Walkthrough: Put an Existing Database Schema Under Version Control

In this walkthrough, you learn how to put an existing database under source control, which consists of the following steps:

  • You create a database project.

  • You connect to an existing database.

  • You import the database schema from the existing database into the database project.

  • You review the results that are shown in the database project.

  • You put the database project and its contents under version control.


This walkthrough assumes that you have installed a copy of the sample AdventureWorks2008 database on a database server that is running SQL Server 2008. You must also have read/write permission to a version control system such as Visual Studio Team Foundation Server.

To create a database project

  1. On the File menu, point to New, and then click Project.

    The New Project dialog box appears.

  2. Under Installed Templates, expand the Database node, and then click SQL Server.


    If you are using Visual Studio Professional, instead look under Installed Templates, expand the Database node, expand the SQL Server node, and click Advanced.

  3. In the list of templates, click SQL Server 2008 Database Project.

  4. In Name, type MyAdvWorks, and accept the default values for Location and Solution Name.

  5. Select the Create directory for solution check box if it is not selected by default, and click OK.

    A solution is created that contains the MyAdvWorks empty database project.

    Next, you will start the Import Database Schema process, in which you specify a connection string to the source database.

To import the database schema from the existing AdventureWorks2008 database

  1. In Solution Explorer, click the MyAdvWorks project node.

  2. On the Project menu, click Import Database Objects and Settings.


    You can also right-click MyAdvWorks and click Import Database Objects and Settings.

    The Import Database Schema dialog box appears.

  3. In the Source Database list, click the connection that corresponds to your existing AdventureWorks2008 database. If you have not yet connected to that database, you must first create a connection to it. For more information, see How to: Create a Database Connection.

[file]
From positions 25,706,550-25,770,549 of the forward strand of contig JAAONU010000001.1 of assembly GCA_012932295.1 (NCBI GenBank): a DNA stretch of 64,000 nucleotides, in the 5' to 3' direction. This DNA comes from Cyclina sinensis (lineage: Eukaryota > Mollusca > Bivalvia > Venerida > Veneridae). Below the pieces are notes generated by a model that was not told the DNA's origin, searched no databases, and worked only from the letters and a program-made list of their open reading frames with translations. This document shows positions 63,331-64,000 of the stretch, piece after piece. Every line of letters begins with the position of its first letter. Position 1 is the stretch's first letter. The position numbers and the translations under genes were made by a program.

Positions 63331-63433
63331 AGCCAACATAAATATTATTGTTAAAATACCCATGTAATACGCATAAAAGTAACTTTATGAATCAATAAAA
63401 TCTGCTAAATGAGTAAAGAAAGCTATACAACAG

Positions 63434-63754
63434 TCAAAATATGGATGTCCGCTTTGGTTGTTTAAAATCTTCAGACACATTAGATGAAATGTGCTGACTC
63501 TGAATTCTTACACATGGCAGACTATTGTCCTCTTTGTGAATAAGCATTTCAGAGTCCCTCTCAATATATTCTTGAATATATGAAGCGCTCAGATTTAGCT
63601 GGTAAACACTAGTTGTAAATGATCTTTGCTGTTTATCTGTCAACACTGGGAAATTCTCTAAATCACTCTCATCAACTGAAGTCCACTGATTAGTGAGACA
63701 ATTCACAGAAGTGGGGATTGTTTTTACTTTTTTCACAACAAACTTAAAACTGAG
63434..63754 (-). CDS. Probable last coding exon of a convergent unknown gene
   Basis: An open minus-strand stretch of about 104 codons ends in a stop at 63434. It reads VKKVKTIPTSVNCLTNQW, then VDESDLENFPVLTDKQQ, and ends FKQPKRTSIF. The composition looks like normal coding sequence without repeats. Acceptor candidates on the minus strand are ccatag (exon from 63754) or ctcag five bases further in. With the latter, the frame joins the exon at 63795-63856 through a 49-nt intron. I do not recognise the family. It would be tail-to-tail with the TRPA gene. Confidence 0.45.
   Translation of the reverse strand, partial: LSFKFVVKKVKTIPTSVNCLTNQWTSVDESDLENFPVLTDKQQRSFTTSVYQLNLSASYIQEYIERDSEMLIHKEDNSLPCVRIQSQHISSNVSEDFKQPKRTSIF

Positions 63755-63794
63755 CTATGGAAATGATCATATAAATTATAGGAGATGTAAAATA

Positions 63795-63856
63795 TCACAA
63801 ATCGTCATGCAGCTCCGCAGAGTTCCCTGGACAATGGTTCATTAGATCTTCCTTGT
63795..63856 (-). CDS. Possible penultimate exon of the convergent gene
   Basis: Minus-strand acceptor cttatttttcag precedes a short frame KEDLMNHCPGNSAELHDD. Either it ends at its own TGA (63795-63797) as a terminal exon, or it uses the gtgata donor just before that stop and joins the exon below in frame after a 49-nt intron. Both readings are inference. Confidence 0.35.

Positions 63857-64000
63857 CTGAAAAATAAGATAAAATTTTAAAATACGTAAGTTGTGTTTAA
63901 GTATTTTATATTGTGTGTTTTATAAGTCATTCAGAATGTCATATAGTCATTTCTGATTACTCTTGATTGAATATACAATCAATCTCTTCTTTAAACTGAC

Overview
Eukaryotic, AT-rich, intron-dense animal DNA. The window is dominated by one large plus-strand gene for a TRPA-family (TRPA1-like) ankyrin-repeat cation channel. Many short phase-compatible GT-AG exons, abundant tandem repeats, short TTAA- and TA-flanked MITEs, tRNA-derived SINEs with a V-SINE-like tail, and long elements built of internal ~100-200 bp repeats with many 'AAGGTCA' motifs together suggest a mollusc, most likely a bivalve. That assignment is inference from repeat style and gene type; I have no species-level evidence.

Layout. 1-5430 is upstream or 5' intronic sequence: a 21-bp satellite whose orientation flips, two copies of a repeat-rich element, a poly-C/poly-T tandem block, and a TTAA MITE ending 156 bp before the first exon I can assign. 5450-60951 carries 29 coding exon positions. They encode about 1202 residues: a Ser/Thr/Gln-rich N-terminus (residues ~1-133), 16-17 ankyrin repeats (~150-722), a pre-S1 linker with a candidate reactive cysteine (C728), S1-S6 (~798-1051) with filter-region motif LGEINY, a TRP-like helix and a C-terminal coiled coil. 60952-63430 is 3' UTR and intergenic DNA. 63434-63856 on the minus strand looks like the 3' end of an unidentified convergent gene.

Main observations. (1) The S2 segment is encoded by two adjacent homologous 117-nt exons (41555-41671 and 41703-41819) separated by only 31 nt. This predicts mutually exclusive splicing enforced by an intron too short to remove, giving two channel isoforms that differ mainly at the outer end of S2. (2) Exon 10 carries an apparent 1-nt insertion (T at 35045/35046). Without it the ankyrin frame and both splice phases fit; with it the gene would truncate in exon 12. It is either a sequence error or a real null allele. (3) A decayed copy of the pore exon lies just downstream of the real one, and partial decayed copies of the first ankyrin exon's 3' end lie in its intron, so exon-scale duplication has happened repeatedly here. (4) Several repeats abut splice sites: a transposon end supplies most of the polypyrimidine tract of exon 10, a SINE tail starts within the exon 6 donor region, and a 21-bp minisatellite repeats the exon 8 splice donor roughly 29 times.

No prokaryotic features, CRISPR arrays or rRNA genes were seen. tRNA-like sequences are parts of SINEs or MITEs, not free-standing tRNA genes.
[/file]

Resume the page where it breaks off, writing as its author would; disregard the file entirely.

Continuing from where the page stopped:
4. Click Start.

    As the schema is imported, project items that correspond to the objects that are in the database appear under the database project in Solution Explorer. Schema View shows the objects that are defined in the database project. You can review the import results on the Summary page before you continue.

  5. Click Finish.

    Next, you will explore the contents of the database project before you put it under version control.

To examine the results of importing the database schema

  1. On the View menu, click Database Schema View.

    Schema View appears if it was not already visible.

  2. In Schema View, expand the node for the database project, expand the Schemas folder, expand the HumanResources folder, and then expand the Tables folder.

    The tables in the database project should match the tables in the database.

  3. Right-click the Employee table in the Tables subfolder, and click Open.

    The Transact-SQL editor appears and shows the definition for the Employee table.

  4. Expand the Employee object, and expand the Constraints folder within that object.

  5. Right-click the CK_Employee_BirthDate constraint in Schema View, and click Open.

    As an alternative, you can also double-click the CK_Employee_BirthDate constraint to open it.

    Another instance of the Transact-SQL editor appears and shows the definition for the CK_Employee_BirthDate constraint on the Employee table.

    In the final step, you put your solution, which contains the database project, under version control.

To put your solution under version control

  1. On the File menu, point to Source Control, and click Add Solution to Source Control.

  2. Click the version control project (Team Foundation Server refers to these as team projects) to which you want to add the solution by using procedures for your version control add-in.

    For more information, see Using Version Control.

    Your database project is now under version control. If you do not need to make additional changes, you should check in the files in your solution.

See Also


Starting Team Database Development

Writing and Changing Database Code

Other Resources

Editing Database Scripts and Objects with the Transact-SQL Editor